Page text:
By Scott Branson | LSU Student
NEW IBERIA - P.A. Conrad built a rice mill in New Iberia in 1912 to save him the hassle of frequent trips to the nearest mill, hours away in New Orleans. One flood, three owners and 100 years later, the mill still produces "Konriko" brand gluten-free rice and is considered the nation's oldest belt-driven rice mill.
The equipment works just as it did a century ago save a change from steam power to electricity.
Former school teacher Michael Davis, who purchased the mill from the Conrad family along with his wife, Sandy, in 1975, said P.A. Conrad grew much of New Iberia's rice in the early 1900s and originally took it by steamboat to New Orleans to sell.
"Conrad was a pretty sharp guy," Michael said. "His thought process was 'If "I can send it all the way to New Orleans and they can make a profit on it, or I can do that right here.'"
Conrad first built the mill across town, but a year after completion a flood forced him to relocate to its current location at 307 Ann St. in New Iberia.
"This was the country at the time and everything grew up around you," Michael said. "Conrad called the company, 'Conrad Rice Milling and Planting Company,' because he was really a grower."
Conrad would cut the rice by hand and leave it on the levees to dry before putting it through the milling process. From humble beginnings, the business grew until Conrad could no longer meet the needs of his buyers with his own farming and began supplementing his crop with rice from other local growers.
In the 1950's, Conrad tried to trademark the company as 'Conrico,' by combining parts of "Conrad," "rice" and the abbreviation for "company." The United States Patent and Trademark office rejected the name so Conrad switched the "C" for "K" and 'Konriko' was born.
Soon after, Conrad retired and passed the company to his two sons, Julian and Allan, who ran the operation until 1975 when they sold it to Michael and Sandy Davis.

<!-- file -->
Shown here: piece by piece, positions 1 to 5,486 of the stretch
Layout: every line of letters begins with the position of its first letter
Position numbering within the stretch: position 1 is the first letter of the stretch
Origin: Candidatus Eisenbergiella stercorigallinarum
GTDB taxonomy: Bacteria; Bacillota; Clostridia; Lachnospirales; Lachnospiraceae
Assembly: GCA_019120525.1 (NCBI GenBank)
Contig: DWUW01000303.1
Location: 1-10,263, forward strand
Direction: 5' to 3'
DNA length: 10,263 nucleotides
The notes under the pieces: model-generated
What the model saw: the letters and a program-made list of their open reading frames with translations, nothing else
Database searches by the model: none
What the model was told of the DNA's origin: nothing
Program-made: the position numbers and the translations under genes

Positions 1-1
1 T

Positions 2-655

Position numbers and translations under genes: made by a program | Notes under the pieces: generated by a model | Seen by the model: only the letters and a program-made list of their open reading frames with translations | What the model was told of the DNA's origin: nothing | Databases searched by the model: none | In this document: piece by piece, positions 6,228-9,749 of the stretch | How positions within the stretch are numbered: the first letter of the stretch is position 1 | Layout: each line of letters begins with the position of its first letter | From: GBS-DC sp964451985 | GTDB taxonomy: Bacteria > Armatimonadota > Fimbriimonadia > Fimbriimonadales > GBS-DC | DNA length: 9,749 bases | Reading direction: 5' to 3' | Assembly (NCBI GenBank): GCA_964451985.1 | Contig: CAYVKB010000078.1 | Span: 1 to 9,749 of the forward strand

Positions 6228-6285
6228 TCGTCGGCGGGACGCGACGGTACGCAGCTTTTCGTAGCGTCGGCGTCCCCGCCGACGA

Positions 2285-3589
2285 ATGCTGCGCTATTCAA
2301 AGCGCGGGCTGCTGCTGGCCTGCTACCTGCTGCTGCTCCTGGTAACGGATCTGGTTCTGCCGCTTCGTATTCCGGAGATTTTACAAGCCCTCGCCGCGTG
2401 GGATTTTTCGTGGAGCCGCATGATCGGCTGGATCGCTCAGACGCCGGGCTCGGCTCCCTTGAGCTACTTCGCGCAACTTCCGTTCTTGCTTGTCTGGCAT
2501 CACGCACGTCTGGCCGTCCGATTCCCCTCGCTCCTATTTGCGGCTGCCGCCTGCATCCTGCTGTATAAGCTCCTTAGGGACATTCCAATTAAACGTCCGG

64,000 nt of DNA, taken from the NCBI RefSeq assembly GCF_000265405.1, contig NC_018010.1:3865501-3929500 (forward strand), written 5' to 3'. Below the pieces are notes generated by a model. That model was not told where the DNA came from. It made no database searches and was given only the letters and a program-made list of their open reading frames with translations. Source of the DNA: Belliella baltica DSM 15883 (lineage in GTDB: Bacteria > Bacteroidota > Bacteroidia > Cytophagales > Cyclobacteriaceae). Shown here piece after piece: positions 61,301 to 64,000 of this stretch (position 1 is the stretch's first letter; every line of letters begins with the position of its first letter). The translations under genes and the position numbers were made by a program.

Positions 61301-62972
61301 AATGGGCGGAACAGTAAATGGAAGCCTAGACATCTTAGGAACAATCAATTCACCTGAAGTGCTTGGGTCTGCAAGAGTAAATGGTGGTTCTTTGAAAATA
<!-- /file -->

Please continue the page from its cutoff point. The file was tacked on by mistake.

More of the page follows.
Michael, 66, was a high school teacher in Chicago. A New Iberia native, Michael walked into the mill on a return trip to his hometown and asked if the mill were for sale. By January 1975, he was the new owner.
Konriko sold white rice to only three local stores when the Davises purchased the mill, but it now produces a multitude of products with 30 employees.
"Everybody is cross-trained," Michael Davis said. "One day we may be making chicken coating mix, and the next day we may make brown rice or crackers. They can do it all."
The mill is several times a year by the Gluten Intolerance Group for "gluten-free" certification. While the rice is gluten-free, the inspectors ensure nothing with gluten is added in the milling process.
Konriko reaches all 50 states and Canada, specializing in wheat and gluten-free products specifically for those affected by an auto-immune ailment known as celiac disease. With more demand for gluten-free foods, Konriko now aims its marketing toward those with a gluten intolerance.
"We're basically selling products to people that have food allergies. We want to keep everything as natural as it can be."
Sandy Davis says as a small business it's important for Konriko to keep up with an ever-changing market. "Some food fads come and go, but celiac disease is not a food fad. It's a true diagnosed disease and more people are being diagnosed with gluten intolerance every day."